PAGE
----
Reducing the burden of chronic disease and eliminating health disparities in high-risk minority communities in Milwaukee

Full Project Name:COME ALIVE MILWAUKEE: Community empowerment and lifestyle intervention for ethnic minoritiesPrincipal Investigator:Leonard E. Egede, MD, MS, Center for Advancing Population ScienceAward Amount:$2,800,000
Award Date
Project Duration:72 months

Project Description Narrative:

The U.S. Insitute of Medicine defined health care disparities as "differences in the quality of care received by minorities and non-minorities who have equal access to care." Based on this definition, when differences are based on the systemic issues within a health care system, environmental factors, or discrimination, the difference is defined as a disparity.

In Milwaukee, the most racially and ethnically diverse county in Wisconsin, and a majority-minority city with about 53% of residents having an ethnic minority background, disparities of poverty, education, income, employment, and health are significant.

Through this award, project investigators aim to reduce the burden of chronic disease and health disparities in 10 high-risk minority communities through a coordinated effort that will include direct patient intervention and augmentation of existing infrastructure, while supporting efforts to grow the next generation of change agents in the community.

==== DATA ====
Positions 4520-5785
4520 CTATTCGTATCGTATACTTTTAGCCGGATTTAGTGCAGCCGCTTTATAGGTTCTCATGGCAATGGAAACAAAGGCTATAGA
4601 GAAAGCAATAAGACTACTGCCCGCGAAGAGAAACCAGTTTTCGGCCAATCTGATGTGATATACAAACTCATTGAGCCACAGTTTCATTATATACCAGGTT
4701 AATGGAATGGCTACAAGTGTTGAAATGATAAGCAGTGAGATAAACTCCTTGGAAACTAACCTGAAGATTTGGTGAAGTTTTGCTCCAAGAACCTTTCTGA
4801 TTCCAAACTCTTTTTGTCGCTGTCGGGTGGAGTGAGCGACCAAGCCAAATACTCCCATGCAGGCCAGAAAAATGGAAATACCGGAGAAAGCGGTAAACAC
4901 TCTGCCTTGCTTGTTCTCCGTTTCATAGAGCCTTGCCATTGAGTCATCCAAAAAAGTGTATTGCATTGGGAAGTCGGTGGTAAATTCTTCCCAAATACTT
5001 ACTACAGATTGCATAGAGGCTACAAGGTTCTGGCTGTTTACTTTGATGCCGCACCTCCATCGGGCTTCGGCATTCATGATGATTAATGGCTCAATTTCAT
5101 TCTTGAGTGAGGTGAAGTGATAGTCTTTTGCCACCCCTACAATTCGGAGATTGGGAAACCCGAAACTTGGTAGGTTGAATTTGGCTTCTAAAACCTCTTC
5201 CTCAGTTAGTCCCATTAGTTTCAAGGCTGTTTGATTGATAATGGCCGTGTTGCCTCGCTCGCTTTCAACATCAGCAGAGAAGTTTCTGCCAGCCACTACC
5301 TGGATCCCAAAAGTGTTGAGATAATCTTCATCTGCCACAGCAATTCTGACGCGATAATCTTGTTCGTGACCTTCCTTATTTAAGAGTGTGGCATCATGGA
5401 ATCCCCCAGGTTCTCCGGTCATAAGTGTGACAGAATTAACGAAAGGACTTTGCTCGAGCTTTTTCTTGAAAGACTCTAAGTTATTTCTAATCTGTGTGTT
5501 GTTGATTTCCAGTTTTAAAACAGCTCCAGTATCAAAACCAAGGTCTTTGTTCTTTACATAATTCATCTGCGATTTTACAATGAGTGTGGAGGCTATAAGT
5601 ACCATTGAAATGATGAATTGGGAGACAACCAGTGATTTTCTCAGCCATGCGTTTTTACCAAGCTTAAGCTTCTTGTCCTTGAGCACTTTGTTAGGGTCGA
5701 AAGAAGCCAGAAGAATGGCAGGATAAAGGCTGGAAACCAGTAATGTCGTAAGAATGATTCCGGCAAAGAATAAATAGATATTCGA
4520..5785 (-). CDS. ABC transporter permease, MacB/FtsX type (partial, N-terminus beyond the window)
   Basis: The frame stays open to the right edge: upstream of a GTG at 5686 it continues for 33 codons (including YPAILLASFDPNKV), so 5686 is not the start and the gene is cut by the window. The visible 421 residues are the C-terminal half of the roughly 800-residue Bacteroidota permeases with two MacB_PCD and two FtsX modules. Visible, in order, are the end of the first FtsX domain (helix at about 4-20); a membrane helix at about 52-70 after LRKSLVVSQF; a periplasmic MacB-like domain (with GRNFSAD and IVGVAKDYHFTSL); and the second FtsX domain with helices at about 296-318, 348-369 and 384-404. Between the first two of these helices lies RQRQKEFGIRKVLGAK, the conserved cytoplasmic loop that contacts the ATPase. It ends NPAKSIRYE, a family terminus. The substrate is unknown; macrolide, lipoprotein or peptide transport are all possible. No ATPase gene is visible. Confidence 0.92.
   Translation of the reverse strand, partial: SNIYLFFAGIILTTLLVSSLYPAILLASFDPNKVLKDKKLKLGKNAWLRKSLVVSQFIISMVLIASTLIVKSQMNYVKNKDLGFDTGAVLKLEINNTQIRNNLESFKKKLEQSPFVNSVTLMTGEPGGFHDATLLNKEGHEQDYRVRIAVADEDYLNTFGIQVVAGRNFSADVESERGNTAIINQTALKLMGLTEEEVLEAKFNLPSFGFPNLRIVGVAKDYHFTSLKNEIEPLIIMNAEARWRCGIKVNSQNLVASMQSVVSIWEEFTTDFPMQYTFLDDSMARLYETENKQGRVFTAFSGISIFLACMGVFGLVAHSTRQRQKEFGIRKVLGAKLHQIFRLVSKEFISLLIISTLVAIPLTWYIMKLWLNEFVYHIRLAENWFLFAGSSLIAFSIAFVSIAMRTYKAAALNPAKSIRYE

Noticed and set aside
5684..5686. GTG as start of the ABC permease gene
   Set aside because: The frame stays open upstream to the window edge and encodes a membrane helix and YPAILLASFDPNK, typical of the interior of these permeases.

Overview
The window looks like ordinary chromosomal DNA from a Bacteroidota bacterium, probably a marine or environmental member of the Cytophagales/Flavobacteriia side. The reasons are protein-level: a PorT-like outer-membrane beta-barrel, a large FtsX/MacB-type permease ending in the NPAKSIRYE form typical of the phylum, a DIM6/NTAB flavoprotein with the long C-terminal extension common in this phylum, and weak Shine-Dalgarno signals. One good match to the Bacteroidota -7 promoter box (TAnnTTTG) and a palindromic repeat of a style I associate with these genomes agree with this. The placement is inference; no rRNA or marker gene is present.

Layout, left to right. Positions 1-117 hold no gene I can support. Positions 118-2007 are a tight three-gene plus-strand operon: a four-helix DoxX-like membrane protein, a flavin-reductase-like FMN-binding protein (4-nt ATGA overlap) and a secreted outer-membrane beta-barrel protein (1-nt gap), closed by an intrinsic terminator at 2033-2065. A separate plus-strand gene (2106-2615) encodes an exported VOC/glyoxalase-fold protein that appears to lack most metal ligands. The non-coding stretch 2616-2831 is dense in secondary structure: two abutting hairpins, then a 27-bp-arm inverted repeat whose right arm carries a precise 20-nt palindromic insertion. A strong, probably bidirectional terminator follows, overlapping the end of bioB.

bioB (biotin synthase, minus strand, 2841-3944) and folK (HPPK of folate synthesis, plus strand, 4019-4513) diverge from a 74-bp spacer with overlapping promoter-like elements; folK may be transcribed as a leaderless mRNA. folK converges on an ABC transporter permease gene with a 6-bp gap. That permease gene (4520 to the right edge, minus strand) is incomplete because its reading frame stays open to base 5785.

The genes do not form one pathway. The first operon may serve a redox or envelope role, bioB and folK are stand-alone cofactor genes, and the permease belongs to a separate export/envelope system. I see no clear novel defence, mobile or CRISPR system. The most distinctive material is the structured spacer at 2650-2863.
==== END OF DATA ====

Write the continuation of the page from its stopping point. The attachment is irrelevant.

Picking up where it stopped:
Project Updates:

  • Catalogued existing interventions, engagement programs, dissemination, and implementation efforts in diabetes and chronic kidney disease, using the WHO Framework for Action on the Social Determinants of health to identify gaps. Identified gaps in accessing care, cultural tailoring of existing interventions, and incorporation of stress, coping, and the built environment into interventions, as well as the need to understand the effect of socioeconomic factors on health outcomes in African-Americans living in the inner city
  • Completed interviews with community and MCW stakeholders to gether feedback on gaps, priorities for action, and recommendations on partnerships
  • Developed and recieved approval for protocols for conducting community focus groups. Hosted 16 community focus groups and engaged 32 participants who live with chronic illness in an additional photovoice focus group. An additional set of 38 community stakeholders were interviewed for feedback and perspectives on partnerships that may be important for future progress
  • Developed and received approval for a prospective longitudinal epidemiological cohort of adults, and initiatied cohort recruitment
  • Recruited additional expertise in biostatistics, community health work, research program coordination, data analysis and interpretation, and health disparities
  • Began recruitment and training for the next generation of change agents in the community, training five high school and undergraduate students, and initiated discussions around the development of a new pipeline program for high school students

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